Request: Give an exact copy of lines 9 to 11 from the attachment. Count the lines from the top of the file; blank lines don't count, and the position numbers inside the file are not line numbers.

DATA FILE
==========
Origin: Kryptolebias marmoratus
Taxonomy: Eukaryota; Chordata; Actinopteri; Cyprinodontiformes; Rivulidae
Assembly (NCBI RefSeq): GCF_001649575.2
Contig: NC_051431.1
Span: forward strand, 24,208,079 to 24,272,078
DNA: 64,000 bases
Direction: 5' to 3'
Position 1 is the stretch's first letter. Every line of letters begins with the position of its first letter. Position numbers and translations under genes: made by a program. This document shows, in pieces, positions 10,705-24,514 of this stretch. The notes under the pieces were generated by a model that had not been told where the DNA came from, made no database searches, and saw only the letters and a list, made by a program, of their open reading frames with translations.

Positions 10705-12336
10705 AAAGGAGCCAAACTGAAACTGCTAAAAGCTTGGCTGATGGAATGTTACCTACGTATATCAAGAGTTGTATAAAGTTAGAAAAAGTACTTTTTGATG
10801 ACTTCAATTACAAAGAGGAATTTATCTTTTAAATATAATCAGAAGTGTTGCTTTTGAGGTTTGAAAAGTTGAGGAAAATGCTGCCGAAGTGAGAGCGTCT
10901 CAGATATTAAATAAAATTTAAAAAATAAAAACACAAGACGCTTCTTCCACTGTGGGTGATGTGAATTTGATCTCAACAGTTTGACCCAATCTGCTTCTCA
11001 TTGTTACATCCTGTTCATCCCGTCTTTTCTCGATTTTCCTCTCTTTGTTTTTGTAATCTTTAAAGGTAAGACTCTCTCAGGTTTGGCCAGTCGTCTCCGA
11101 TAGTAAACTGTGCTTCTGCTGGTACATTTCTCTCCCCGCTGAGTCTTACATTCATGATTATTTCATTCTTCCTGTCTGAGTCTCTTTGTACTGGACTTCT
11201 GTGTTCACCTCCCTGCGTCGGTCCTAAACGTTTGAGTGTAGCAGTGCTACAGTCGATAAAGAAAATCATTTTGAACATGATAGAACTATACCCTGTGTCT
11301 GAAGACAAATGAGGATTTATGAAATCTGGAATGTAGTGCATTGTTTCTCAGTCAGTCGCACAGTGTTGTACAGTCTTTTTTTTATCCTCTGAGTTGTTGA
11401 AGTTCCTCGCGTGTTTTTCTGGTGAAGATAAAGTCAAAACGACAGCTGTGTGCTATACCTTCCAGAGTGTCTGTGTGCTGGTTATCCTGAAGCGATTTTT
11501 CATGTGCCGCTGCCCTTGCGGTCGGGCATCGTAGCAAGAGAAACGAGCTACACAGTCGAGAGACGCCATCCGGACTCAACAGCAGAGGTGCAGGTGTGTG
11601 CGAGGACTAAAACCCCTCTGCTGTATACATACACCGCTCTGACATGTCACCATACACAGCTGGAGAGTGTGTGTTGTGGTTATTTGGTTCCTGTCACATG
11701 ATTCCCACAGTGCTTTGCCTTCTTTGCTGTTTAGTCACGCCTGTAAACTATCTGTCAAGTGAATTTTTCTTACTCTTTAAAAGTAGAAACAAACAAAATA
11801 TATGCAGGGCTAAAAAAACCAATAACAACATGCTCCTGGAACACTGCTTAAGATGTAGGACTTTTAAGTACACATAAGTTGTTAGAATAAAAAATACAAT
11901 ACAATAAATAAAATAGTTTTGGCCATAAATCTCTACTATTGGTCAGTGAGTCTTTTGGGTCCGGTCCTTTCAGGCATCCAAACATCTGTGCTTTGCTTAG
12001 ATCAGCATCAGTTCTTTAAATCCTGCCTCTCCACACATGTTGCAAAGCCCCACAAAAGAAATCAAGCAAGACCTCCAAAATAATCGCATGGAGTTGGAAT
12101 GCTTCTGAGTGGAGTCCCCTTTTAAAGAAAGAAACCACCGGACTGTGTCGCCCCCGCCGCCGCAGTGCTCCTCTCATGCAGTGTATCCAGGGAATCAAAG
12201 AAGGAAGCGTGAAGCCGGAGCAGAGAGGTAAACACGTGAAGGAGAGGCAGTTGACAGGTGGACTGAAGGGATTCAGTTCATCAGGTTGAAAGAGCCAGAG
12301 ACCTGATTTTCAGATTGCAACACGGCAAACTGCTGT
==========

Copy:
Positions 10705-12336
10705 AAAGGAGCCAAACTGAAACTGCTAAAAGCTTGGCTGATGGAATGTTACCTACGTATATCAAGAGTTGTATAAAGTTAGAAAAAGTACTTTTTGATG
10801 ACTTCAATTACAAAGAGGAATTTATCTTTTAAATATAATCAGAAGTGTTGCTTTTGAGGTTTGAAAAGTTGAGGAAAATGCTGCCGAAGTGAGAGCGTCT